The Internet—or more broadly the information, communications, and technology sector—is widely credited as one of the primary engines of the U.S. economy over the last two decades. Exactly how much this sector has contributed to economic expansion is surprisingly unclear as previous economic research provides no consistent answer.
But in a new report, Hudson Senior Fellow Harold Furchtgott-Roth and Research Associate Jeffrey Li calculate that the sector accounted for approximately 20 percent of U.S. economic growth between 1997 and 2002 and nearly 10 percent of growth between 2002 and 2007. Using recently released statistics from the Department of Commerce’s Bureau of Economic Analysis, the authors also determine that the sector-spurred growth during these periods added about $582 billion and $340 billion in 2013 dollars, respectively, to U.S. economic gross output.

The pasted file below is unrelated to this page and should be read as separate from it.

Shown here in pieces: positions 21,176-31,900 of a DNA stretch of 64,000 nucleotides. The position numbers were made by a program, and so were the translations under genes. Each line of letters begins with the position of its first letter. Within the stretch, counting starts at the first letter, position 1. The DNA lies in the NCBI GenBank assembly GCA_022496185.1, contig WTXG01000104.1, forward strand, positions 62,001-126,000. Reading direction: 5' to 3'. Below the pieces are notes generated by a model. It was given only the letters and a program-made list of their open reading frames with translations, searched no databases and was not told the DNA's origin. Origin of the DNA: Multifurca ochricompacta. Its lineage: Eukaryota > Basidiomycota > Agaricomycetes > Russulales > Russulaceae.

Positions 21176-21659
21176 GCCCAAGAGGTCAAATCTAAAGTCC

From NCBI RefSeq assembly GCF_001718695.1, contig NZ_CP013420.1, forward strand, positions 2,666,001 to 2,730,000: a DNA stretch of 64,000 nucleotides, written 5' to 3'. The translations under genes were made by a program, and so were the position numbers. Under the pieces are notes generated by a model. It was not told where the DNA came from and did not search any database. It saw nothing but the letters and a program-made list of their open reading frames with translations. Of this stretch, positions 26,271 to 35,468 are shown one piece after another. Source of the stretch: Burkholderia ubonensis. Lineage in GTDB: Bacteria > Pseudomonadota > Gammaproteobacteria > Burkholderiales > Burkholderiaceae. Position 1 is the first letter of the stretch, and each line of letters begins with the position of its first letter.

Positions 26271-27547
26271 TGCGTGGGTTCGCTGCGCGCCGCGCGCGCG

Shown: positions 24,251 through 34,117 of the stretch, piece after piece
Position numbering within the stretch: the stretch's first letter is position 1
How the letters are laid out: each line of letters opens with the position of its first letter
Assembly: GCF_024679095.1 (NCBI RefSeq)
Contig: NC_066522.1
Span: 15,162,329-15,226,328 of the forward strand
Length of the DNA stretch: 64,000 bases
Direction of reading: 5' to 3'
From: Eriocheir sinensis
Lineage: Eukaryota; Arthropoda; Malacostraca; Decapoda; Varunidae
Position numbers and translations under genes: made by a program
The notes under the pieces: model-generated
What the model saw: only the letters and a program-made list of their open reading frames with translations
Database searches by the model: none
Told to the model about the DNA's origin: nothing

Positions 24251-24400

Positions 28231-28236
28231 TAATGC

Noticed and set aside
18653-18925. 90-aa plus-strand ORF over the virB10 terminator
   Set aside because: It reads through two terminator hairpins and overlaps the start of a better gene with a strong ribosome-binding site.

On September 8th, Hudson Institute’s Center for the Economics of the Internet will host a seminar featuring Harold Furchtgott-Roth and Jeffrey Li to discuss the implications of their new report and what lessons policymakers should draw from the report’s findings.
This event will be live streamed on Hudson's homepage.
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